Successive governments’ preoccupation over the last 30 or more years with getting more and more young people through university is no longer justified given the employment outcomes for many graduates and the associated costs involved, a new report has shown.
The report by the CIPD, the professional body for HR and people development, finds that, for a wide range of occupations which have seen significant increases in graduate rates over the last 35 years, alternative vocational routes into employment are both possible and less costly, with a smaller proportion of this lower cost falling on the learner.
The Alternative pathways into the labour market report is published at a time when the average student is now leaving university with £44,000 of debt and, even by the Government’s own estimates, 45% of the value of student loans will not be repaid. The report calls into question the continued focus on the ‘graduate premium’, with previous CIPD research showing that more than half of graduates were working in non-graduate jobs after they left university. Furthermore, Brexit makes it even more important that the UK’s investment in education and skills delivers value for learners, employers and the economy.
The CIPD’s research considers 29 occupations, which together account for nearly 30% of employment in the UK and over 30% of the work performed by graduates currently. It shows that, for many of these jobs, while the numbers of graduates have increased sharply over the period from 1979 to 2014, in many instances the level of skill required to do the job has not appreciably changed.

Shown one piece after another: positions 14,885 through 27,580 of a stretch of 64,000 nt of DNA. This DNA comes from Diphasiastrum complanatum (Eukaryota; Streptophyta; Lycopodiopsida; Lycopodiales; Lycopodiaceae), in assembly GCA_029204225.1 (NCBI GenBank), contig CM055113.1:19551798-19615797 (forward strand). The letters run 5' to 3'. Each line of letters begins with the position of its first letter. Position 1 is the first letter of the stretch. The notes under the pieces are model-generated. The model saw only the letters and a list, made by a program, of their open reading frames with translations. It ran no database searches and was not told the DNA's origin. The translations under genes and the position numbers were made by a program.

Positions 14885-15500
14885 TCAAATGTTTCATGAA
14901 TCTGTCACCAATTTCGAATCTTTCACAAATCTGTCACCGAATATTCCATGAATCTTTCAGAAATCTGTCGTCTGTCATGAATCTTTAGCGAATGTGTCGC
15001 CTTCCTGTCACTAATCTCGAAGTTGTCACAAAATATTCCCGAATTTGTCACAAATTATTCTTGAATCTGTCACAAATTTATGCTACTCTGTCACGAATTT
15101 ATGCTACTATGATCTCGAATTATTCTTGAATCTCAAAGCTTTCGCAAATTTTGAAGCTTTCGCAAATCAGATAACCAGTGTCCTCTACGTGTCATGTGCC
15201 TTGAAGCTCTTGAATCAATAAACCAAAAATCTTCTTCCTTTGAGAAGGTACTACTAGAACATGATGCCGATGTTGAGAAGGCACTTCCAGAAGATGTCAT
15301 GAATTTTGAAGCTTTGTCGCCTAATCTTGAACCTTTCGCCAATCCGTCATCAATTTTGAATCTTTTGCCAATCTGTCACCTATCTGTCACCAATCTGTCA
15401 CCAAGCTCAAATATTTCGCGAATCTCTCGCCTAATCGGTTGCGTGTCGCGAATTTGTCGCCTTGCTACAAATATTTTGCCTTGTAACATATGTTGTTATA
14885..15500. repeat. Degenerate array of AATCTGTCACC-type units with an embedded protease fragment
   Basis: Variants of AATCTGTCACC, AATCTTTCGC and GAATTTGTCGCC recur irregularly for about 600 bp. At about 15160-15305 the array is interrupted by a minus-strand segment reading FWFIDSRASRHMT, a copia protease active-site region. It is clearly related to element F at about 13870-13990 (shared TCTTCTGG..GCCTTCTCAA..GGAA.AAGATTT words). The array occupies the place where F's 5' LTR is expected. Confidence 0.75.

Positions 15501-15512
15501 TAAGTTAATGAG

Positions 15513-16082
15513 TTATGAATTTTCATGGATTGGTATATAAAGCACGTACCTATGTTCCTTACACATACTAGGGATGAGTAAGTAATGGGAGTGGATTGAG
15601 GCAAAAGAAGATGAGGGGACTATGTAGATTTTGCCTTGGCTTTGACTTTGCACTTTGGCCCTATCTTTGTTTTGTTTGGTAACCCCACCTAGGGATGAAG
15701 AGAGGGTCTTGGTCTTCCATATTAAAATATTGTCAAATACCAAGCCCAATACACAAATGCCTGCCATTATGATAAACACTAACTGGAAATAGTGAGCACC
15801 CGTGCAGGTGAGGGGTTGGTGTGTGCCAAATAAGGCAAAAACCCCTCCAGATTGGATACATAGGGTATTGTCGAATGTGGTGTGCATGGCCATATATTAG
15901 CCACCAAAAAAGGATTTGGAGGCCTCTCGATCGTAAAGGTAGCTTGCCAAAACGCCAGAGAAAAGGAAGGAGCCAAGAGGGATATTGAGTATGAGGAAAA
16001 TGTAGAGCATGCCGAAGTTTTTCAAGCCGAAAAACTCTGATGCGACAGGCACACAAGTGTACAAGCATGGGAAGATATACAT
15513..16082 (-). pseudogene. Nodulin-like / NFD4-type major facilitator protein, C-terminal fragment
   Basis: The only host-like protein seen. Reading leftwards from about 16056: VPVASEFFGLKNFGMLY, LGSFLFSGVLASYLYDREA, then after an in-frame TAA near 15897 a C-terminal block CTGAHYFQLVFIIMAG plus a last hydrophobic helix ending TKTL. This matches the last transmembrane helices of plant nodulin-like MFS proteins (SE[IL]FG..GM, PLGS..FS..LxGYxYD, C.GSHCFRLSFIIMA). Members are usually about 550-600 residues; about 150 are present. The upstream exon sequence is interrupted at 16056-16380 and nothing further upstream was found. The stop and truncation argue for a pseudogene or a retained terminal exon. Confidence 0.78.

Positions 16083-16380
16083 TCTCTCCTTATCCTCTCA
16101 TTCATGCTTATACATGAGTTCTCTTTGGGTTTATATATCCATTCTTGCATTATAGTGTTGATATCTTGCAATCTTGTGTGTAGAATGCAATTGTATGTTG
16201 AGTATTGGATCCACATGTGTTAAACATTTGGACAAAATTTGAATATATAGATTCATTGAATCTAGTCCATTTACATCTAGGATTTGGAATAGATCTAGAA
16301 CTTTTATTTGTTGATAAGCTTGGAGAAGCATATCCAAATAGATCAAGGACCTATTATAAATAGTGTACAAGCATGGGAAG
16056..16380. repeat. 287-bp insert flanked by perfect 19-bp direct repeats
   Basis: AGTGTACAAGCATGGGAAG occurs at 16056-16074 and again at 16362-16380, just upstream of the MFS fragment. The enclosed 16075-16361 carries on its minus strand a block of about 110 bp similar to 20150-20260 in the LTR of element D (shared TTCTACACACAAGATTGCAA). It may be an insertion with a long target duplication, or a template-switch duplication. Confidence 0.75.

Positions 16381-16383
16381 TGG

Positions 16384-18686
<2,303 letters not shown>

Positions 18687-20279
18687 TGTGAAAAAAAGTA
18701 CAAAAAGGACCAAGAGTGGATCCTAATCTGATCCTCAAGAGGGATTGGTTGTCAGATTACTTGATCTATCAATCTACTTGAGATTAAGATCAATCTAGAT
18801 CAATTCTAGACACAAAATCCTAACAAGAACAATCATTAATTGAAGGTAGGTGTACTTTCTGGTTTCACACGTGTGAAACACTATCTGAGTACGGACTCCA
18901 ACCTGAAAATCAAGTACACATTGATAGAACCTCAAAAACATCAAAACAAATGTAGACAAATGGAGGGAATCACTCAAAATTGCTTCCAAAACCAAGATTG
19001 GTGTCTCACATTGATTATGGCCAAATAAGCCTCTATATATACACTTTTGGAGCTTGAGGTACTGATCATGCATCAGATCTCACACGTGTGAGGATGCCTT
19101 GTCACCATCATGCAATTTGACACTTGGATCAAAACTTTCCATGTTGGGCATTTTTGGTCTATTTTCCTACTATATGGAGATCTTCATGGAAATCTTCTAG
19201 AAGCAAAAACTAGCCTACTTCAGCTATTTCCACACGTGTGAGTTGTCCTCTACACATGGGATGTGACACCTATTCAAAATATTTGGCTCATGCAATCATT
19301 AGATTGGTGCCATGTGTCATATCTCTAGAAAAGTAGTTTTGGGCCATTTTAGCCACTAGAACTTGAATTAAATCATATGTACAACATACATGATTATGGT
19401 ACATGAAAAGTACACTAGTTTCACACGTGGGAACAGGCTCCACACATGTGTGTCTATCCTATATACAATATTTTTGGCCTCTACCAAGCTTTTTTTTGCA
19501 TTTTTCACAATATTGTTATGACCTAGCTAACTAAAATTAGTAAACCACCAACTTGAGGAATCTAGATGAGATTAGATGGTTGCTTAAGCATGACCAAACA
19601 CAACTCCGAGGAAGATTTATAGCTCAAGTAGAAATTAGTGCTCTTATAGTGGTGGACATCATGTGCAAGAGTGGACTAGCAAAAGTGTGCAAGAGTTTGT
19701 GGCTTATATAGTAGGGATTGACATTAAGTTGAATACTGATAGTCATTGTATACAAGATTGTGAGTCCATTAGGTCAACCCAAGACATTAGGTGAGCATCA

The report also suggests that, for too long, employers have been recruiting graduates into many roles that don’t utilise this level of qualification. Employers need to open up recruitment to more non-graduates, while also working to develop more of the roles that do require graduate skills.
The report, Alternative pathways into the labour market, finds:
- 35% of new bank and post office clerks are now graduates, compared with 1979 when just 3.5% of bank and post office clerks held degrees
- 42.9% of police officers at the rank of sergeant and below entering the police force now hold degrees, compared with 1979 when less than 2% of police officers of similar rank were graduates
- 41% of new recruits in property, housing and estate management are graduates, compared with 3.6% in 1979
- 36.9% of newly employed teaching assistants enter those jobs with a degree – as late as 1999, only 5.6% of the occupation as a whole did so
In response to the issues raised in the report, the CIPD is calling for Government to:
- Improve the quality of careers advice and guidance to young people while they are in school so they can make better informed choices about future career options
- Ensure that apprenticeship policy moves away from trying to simply increase numbers towards improving the quality and progression routes of apprenticeships, in order to create a meaningful alternative route to university for young people and employers
- Ensure the forthcoming industrial strategy has a clear focus on creating more high skilled jobs and progression routes at work. This requires an emphasis on raising the quality of leadership and people management, job design, and training and development through partnerships between government, employers and unions at a national, sectoral and local level.